If you're wondering about the financial aspects of your business plan, you should first consider the starting and ending goals. The two key questions that are your bookends are these: what amount of capital do I need for this business, and what is the ultimate profit I can reasonably predict within a 3-5 year window? While far from the sole considerations you'll need to make during the drafting of this document, these are some of the most critical, as they have an impact on every aspect of the plan you produce. From these core precepts, you should be able to arrive at some very important conclusions regarding the following:
• What is the intended use of capital?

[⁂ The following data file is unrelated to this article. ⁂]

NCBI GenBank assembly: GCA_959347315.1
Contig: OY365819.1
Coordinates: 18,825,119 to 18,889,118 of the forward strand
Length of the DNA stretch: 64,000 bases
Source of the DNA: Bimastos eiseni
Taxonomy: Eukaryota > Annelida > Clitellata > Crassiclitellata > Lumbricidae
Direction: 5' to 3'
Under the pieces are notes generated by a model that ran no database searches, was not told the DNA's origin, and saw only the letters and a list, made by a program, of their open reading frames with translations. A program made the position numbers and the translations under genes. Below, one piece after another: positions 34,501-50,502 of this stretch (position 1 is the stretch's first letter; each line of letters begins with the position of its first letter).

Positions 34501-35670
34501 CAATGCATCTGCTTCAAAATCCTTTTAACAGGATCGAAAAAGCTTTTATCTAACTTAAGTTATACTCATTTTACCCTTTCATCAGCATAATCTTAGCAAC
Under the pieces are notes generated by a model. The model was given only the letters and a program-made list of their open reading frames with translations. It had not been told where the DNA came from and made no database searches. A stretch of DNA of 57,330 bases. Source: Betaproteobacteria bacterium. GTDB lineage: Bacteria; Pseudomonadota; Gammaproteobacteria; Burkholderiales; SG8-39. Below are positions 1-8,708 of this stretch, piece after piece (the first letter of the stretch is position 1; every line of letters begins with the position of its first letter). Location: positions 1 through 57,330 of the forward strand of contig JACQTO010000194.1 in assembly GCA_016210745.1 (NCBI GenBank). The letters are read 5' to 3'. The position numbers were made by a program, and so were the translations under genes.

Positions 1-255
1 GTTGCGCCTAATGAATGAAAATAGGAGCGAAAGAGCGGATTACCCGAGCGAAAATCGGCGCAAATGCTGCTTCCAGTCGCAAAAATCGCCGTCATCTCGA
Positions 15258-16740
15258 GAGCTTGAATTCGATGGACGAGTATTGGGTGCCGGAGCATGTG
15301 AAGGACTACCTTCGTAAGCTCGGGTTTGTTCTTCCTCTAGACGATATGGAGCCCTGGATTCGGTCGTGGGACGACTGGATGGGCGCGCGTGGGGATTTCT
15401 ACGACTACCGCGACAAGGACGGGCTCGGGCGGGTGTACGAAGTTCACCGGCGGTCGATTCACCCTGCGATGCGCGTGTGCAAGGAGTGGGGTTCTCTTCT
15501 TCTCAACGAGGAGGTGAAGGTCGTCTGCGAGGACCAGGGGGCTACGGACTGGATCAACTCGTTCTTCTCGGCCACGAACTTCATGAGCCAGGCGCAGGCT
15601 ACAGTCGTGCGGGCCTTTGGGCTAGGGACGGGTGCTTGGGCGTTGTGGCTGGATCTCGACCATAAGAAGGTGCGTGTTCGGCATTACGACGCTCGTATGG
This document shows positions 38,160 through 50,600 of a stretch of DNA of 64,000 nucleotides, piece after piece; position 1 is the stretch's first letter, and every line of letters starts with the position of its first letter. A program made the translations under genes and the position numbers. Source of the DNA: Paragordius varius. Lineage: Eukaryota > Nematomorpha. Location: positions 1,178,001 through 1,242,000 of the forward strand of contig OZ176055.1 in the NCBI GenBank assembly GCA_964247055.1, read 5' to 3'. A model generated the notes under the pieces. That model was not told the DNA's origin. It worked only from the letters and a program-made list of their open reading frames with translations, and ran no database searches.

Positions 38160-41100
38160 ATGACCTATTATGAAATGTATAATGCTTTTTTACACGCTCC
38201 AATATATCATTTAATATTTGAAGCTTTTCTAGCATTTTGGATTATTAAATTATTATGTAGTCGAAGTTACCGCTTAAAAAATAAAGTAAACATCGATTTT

• What is the repayment schedule, if any?
• What is the equity scenario for investors, if applicable?
• What are the competitive comparables or industry metrics that the projections are based off of?
• What is the anticipated Y3 or Y5 net profit percentage and how does that compare to other companies?
Your business plan financial model needs to include a start-up summary with a use of funds analysis or, if your company is already underway, a past performance table showing your successes and failures over the past 2-3 years. From there, the model should show a revenue forecast, break-even point, profit and loss, cash flow, balance sheet, sensitivity analysis, and personnel plan. The first year should be broken down by month to allow for a closer review. MasterPlans and its team of expert writers can produce this document for you: call us today at 877-453-2011.
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